Compositions/arrangements for the Boston-based groups set the groundwork for and predicted approaches to recordings and live performances developed in Chicago. Although a trio, Lombard Street incorporated “suite forms” characteristic of later arrangements for groups of both substantial and limited instrumentation. Vandermark’s “dedication pieces” are found first in Lombard Street performances, as in the case of “The Politics of Sound,” which was dedicated to the musicians in Boston-based ensembles Shock Exchange, The Fringe, and the Joe Morris Trio. Works performed by Mr.
Furious, such as “Cold Coffee,” include some of the most convincing early examples of Vandermark’s signature free-ranging charts. Developed further in Barrage Double Trio (e.g., “Agamemnon Sleeps”) this simultaneously linear and episodic perspective on arrangement broadly has been the overarching architecture in most of his works for large-ensembles since that time. Vandermark has lived in Chicago since autumn 1989. Since then, he has performed or recorded with many musicians (including Hal Russell, Paal Nilssen-Love, Hamid Drake, Fred Anderson, David Stackenäs, Paul Lytton, Joe Morris, Ab Baars, The Ex, Marcin Oles, Axel Doerner, Mats Gustafsson, Bartlomiej Oles, Wolter Wierbos, Joe McPhee, Zu, Peter Brötzmann, Fredrik Ljungkvist, Paul Lovens, Lasse Marhaug, and members of Superchunk). He first gained widespread attention while with the NRG Ensemble from 1992 to 1996.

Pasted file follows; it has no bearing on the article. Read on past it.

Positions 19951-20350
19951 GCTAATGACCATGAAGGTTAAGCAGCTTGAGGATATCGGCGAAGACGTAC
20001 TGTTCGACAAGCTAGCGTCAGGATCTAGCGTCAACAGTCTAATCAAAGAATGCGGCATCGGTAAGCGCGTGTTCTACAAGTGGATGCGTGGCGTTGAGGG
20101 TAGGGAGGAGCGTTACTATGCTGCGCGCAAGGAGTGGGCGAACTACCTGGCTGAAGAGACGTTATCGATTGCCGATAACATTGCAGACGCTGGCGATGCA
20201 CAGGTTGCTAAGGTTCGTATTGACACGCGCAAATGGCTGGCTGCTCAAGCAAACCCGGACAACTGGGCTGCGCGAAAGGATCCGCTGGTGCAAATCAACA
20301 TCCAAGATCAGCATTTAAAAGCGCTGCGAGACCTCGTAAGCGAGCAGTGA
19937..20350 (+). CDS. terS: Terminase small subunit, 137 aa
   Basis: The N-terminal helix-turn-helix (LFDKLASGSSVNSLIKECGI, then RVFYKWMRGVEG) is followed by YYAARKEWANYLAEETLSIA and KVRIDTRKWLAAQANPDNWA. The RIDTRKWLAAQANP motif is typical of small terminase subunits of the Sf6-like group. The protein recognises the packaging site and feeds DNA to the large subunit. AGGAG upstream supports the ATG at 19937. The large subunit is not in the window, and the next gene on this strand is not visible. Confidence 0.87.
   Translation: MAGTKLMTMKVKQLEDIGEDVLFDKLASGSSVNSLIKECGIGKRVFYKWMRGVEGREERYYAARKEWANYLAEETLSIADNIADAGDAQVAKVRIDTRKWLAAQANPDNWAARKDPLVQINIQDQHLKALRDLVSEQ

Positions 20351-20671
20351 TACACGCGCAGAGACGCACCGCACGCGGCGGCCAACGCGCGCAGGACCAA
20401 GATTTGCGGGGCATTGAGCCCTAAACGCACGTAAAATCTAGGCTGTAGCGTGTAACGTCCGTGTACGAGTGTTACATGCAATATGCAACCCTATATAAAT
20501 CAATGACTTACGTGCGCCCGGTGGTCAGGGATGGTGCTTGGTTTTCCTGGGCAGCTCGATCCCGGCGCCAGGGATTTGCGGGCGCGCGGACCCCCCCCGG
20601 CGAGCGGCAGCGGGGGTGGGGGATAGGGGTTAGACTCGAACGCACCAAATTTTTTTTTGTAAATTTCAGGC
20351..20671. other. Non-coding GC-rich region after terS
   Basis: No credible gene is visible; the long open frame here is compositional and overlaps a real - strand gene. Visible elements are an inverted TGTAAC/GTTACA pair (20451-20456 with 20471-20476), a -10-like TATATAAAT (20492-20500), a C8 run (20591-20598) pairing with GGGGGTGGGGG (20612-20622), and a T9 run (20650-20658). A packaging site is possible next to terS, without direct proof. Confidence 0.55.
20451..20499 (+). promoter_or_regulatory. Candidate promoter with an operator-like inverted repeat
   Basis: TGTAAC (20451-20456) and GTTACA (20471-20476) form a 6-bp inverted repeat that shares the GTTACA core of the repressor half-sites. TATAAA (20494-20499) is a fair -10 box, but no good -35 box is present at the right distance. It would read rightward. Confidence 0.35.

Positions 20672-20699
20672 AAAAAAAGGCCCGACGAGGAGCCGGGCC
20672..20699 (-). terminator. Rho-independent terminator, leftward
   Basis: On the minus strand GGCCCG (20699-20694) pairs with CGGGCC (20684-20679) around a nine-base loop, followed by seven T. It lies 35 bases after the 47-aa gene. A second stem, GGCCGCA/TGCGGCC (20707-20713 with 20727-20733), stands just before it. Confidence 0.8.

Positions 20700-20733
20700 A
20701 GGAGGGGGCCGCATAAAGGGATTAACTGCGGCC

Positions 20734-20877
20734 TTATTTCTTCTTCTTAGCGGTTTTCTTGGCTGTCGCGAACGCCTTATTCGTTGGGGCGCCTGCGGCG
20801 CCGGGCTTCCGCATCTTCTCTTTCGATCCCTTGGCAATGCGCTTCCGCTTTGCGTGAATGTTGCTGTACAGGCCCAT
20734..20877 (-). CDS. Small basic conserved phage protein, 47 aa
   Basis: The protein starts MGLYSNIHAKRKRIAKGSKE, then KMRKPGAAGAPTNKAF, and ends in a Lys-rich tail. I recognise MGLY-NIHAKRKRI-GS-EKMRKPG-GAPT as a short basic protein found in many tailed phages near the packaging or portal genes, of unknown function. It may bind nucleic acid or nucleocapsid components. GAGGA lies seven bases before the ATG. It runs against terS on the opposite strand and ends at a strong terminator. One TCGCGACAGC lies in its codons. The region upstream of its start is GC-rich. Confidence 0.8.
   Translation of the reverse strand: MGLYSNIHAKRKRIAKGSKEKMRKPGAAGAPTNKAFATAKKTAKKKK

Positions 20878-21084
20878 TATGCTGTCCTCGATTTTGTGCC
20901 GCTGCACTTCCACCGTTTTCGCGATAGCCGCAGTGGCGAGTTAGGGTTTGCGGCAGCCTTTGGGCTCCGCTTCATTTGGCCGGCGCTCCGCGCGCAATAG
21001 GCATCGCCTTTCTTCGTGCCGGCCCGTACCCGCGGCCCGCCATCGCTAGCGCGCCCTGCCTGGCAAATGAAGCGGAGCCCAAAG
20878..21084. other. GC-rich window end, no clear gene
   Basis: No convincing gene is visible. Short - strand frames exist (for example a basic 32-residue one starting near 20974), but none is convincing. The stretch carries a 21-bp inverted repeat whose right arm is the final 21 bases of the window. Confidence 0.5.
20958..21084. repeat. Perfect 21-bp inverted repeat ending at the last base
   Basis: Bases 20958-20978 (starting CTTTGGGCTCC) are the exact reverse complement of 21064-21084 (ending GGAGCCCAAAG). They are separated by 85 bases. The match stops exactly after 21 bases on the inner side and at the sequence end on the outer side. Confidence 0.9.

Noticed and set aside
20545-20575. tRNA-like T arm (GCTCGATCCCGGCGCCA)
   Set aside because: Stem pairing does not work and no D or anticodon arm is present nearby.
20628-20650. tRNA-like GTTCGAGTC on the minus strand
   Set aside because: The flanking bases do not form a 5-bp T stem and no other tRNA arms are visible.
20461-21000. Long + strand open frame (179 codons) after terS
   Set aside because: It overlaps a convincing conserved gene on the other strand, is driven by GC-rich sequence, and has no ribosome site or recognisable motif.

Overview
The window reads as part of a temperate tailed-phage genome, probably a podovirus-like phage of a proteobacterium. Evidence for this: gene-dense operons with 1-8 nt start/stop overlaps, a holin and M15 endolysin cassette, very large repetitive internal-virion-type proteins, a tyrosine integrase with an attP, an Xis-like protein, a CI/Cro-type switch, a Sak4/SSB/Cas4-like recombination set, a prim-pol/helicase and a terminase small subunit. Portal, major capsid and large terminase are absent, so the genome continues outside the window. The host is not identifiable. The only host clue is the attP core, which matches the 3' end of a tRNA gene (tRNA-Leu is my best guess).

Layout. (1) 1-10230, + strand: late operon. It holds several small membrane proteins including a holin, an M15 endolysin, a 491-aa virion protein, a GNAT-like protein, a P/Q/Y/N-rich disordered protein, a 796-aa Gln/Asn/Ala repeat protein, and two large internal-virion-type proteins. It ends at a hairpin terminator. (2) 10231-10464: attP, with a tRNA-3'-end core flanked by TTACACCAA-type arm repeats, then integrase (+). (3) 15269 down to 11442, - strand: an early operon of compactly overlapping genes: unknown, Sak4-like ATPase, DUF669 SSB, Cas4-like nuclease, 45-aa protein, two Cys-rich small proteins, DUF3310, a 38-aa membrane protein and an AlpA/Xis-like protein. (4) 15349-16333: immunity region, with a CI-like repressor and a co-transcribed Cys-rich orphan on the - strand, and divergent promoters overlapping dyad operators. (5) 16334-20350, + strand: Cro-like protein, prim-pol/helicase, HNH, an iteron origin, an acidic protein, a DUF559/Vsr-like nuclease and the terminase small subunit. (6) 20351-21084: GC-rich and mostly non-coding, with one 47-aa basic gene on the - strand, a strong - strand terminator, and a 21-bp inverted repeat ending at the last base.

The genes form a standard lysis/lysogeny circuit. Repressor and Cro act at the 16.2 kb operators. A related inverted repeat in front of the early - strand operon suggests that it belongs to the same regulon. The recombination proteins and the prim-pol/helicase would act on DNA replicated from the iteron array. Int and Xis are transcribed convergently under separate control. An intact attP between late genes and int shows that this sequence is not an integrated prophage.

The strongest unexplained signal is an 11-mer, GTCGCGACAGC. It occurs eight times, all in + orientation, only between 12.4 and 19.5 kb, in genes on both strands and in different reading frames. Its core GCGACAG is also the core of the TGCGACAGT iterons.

He was once a member of Witches and Devils and the Flying Luttenbachers and has led or co-led several groups, including DKV Trio, Free Fall, Territory Band, CINC, Sonore, the Vandermark 5, the Free Music Ensemble, School Days, the Sound in Action Trio, and Steam. The Joe Harriott Project, a brief celebration of Harriott in 1998 in the Chicago area, consisted of Ken Vandermark (reeds), Jeb Bishop (trombone), Kent Kessler (bass), and Tim Mulvenna (drums). The band played the music of Joe Harriott, transcribed and arranged by Vandermark. In 2002 Vandermark recorded Furniture Music, his first released performances as an unaccompanied soloist. After several years of Vandermark 5 performances of his arrangements of works by Sonny Rollins, Joe McPhee, Cecil Taylor, and others, Vandermark in 2005 announced, "Though I have learned a great deal by rearranging some of my favorite composers' work for the Vandermark 5, it's time to leave that process behind and focus more completely on my own ideas." Vandermark is featured in Musician (2006), one of a series of Daniel Kraus video documentaries on contemporary occupations. Vandermark won the Cadence magazine poll in 1998 for best artist and best recording. He was a finalist for the 1998 Herb Alpert Fellowship. In 1999 Vandermark was awarded a $265,000 MacArthur Fellowship, a prize then awarded on an age-based scale to creative leaders and meant to enable them to pursue their creative, intellectual, and professional inclinations.
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